Basic EMDR is used for PTSD and single event trauma. Basic EMDR can be used to process a series or combination of traumas over time. Analytical hypnosis, NLP, and regression processes almost indistinguishable from EMDR, with or without eye movement have been used for decades before the “discovery” of EMDR. Indeed leading expert Bessel Van De Kolk has been interviewed stating that EMDR is not better than hypnosis, it’s just that you have to be “really smart” to use hypnotherapy like Milton Erickson!

Relational EMDR is designed to tackle more complex cases, and cumulative PSTD, such as abuse survivors who have had multiple incidents and traumas over time. Analytical hypnosis, NLP, and regression processes almost indistinguishable from EMDR, with or without eye movement have been used for decades before the “discovery” of EMDR.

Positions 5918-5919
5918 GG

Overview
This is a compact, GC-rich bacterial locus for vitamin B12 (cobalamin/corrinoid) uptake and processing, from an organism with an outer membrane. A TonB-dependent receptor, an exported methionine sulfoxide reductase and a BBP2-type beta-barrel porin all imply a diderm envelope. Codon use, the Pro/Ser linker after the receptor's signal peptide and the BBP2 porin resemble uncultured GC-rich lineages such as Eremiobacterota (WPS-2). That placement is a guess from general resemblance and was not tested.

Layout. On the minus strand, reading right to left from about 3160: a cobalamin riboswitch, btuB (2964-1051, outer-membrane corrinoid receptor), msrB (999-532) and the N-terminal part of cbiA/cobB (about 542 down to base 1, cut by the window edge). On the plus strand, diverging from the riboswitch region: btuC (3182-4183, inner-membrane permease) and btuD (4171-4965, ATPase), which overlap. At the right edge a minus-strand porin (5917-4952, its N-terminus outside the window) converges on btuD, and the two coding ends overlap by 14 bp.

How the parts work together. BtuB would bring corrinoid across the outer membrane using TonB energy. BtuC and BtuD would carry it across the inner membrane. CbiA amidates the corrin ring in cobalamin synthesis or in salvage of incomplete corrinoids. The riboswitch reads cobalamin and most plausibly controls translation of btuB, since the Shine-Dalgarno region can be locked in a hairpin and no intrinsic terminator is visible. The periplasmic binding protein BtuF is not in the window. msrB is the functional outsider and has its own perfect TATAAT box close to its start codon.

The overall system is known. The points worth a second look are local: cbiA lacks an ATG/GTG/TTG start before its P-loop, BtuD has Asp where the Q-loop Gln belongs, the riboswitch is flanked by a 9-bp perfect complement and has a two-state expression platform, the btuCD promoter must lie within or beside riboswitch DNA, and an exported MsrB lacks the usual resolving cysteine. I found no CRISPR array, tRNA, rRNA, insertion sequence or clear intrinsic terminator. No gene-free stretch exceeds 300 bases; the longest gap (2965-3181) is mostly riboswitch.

Whatever the method of EMDR or the more advanced hypnotherapy methods, these are memory processing methods that belong in Stage 2 of complex trauma treatment.

  • Rushed use of EMDR or hypnosis causes harm in complex trauma cases!
  • Leading experts such as Bessel Van de Kolk, Pat Ogden, Steven Porges and B Rothschild all agree that to leap into EMDR or other similar techniques before self regulation has been achieved is harmful and is unethical!

Who provides Relational EMDR type therapy?